Sound pollution from traffic, construction sites or loudspeakers poses a serious public health risk since regular exposure to high levels of noise causes hearing loss and other health complications.
What makes the city dwellers suffer further day in and day out is the horrendous congestions on roads.
Traffic jams at certain hours are quite common in megacities around the world but what the commuters face in Dhaka is a total chaos and mismanagement.
In the World Traffic Index 2020 of user-contributed database Numbeo, Dhaka has ranked 10th in terms of poor traffic management among 228 cities.
The major factors behind this are absolute shortage of roads and inefficient traffic management. Besides, the existing public transport system fails to address the desirable mobility needs of the people in terms of reliability, comfort, speed and safety.
The list of problems doesn't end here.
Waterlogging is acute and the drainage system is precarious. Because of unplanned urbanisation, illegal occupation and encroachment of wetland and water bodies and indiscriminate dumping of garbage, a couple of hours' rainfall inundate most of the roads.
The shortage of parks, playgrounds and green spaces have turned Dhaka into a gloomy city.
So, what can be done?
Urban experts suggest the government needs to go for simple, practical, people-oriented policy interventions to achieve sustainable urban environments.
Cutting down the pollution by switching to environment friendly and renewable resources, enforcing strict road traffic laws, increasing investment in the public transport system, discouraging the use of personal vehicles and making the stakeholders accountable could be some steps, they said.
Iqbal Habib, joint secretary of Bangladesh Paribesh Andolon, said Dhaka has become unlivable due to the lack of political will.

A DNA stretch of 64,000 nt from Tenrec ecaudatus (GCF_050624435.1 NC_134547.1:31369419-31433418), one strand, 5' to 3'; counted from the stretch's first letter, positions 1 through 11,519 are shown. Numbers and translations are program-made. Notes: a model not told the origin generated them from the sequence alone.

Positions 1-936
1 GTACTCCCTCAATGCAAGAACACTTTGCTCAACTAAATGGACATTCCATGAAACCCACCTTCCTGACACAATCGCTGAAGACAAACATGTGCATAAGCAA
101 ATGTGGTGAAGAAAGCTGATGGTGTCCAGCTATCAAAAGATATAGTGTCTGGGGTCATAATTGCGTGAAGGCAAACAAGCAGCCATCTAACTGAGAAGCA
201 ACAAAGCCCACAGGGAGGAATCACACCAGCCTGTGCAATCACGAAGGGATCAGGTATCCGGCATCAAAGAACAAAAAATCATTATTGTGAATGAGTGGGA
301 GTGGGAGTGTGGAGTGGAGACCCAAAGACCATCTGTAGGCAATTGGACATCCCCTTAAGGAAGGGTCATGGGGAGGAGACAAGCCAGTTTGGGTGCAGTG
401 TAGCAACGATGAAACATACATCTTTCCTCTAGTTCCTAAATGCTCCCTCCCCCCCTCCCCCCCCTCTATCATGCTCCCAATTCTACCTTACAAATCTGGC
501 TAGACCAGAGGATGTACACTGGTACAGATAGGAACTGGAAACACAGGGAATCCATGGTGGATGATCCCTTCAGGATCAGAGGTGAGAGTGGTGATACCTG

"It is possible to make the city liveable. It would not take more than two to three years to cut the air and noise pollution by around 60 percent," he said, stressing the need for adopting newer approaches.
ABM Badruzzaman, civil engineering professor of Buet, said the way the city is running, it seems nobody is there to take care of the things.
"The whole Dhaka city is a mess. I don't see any light at the end of the tunnel. There are a number of laws but their implementations are almost absent."
Badruzzaman, also a noise pollution researcher, said to make the city liveable, improving the public transport system should be given priority. Another crucial task that needs to be done is decentralisation, he added.
Communications expert Md Shamsul Hoque said a coordinated effort along with the determination to change is required to make the city liveable.
He noted that Dhaka is a victim of "scattered development" and the regulatory authorities should be held accountable.
"Integrated planning is required to make the city liveable. All it requires is the government's strong will alongside policymakers' good intention," he added.